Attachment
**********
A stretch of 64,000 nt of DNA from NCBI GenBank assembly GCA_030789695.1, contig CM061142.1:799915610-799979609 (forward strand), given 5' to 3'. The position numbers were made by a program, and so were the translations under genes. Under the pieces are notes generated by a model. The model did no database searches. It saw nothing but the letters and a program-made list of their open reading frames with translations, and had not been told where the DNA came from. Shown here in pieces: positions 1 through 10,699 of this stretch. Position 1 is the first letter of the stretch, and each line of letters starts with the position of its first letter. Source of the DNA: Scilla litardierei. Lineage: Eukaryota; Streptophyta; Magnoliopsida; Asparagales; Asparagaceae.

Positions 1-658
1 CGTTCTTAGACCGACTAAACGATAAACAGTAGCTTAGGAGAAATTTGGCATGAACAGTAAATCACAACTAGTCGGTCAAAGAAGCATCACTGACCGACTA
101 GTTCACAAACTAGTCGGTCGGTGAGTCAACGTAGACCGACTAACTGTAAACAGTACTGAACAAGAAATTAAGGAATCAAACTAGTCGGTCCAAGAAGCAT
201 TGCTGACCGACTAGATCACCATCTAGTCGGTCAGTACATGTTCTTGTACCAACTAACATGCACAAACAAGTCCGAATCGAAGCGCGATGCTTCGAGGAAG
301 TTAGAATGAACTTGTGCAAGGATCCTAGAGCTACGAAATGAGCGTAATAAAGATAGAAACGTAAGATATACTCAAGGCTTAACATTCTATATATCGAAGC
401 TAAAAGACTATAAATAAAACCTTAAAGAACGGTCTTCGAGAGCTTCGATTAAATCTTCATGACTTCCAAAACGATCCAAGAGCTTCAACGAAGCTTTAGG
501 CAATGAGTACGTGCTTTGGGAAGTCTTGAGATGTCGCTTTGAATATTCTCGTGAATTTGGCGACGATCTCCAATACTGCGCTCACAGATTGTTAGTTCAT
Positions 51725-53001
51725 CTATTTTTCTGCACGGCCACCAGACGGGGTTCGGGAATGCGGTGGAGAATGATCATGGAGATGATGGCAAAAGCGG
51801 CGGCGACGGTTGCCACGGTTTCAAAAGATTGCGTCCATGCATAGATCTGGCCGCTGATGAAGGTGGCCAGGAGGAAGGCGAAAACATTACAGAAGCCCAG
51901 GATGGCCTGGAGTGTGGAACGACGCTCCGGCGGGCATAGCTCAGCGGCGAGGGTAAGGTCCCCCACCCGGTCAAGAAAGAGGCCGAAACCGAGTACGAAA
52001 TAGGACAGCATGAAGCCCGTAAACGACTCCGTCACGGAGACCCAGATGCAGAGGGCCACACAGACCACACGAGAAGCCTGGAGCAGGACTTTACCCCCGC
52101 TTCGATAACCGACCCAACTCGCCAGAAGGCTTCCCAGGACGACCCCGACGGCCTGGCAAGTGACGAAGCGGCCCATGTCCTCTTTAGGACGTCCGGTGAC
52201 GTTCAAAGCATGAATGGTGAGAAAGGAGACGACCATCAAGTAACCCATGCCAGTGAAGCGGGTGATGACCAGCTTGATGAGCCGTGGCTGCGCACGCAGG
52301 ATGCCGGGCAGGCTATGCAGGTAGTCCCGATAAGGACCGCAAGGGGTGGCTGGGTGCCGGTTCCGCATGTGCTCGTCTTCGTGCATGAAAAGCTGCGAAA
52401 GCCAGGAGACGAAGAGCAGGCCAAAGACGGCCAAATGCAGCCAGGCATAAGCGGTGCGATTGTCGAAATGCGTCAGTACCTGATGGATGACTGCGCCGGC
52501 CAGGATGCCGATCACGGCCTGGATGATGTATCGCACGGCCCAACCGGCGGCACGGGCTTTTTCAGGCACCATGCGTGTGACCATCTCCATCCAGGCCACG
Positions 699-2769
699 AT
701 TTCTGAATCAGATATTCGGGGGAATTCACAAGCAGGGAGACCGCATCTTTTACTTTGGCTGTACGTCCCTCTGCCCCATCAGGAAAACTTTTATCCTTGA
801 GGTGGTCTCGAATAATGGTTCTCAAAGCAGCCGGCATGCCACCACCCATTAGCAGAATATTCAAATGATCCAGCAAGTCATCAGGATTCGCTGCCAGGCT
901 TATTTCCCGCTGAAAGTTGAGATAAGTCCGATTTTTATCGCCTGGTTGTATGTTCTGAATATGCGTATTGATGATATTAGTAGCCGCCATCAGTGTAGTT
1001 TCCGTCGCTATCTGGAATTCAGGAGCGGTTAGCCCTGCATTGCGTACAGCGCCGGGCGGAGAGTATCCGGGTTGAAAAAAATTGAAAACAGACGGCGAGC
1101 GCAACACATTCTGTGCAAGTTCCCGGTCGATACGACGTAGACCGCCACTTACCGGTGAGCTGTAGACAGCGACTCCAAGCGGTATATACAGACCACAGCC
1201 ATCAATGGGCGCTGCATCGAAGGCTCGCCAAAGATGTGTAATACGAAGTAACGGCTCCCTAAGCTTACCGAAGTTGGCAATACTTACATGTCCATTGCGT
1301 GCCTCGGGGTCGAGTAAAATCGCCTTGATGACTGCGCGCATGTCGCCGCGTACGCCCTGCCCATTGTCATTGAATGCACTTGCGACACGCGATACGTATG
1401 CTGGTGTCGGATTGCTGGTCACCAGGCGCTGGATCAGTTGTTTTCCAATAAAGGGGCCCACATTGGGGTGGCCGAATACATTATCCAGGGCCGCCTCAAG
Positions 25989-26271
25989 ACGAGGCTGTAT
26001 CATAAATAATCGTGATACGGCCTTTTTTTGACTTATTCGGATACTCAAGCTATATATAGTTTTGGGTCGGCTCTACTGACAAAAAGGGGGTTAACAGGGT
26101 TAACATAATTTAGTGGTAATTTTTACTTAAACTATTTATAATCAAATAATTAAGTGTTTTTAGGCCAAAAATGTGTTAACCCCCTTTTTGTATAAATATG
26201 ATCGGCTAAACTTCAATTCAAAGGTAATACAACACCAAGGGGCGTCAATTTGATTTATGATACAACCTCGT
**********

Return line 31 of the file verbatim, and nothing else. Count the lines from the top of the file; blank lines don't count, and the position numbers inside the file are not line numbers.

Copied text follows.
26001 CATAAATAATCGTGATACGGCCTTTTTTTGACTTATTCGGATACTCAAGCTATATATAGTTTTGGGTCGGCTCTACTGACAAAAAGGGGGTTAACAGGGT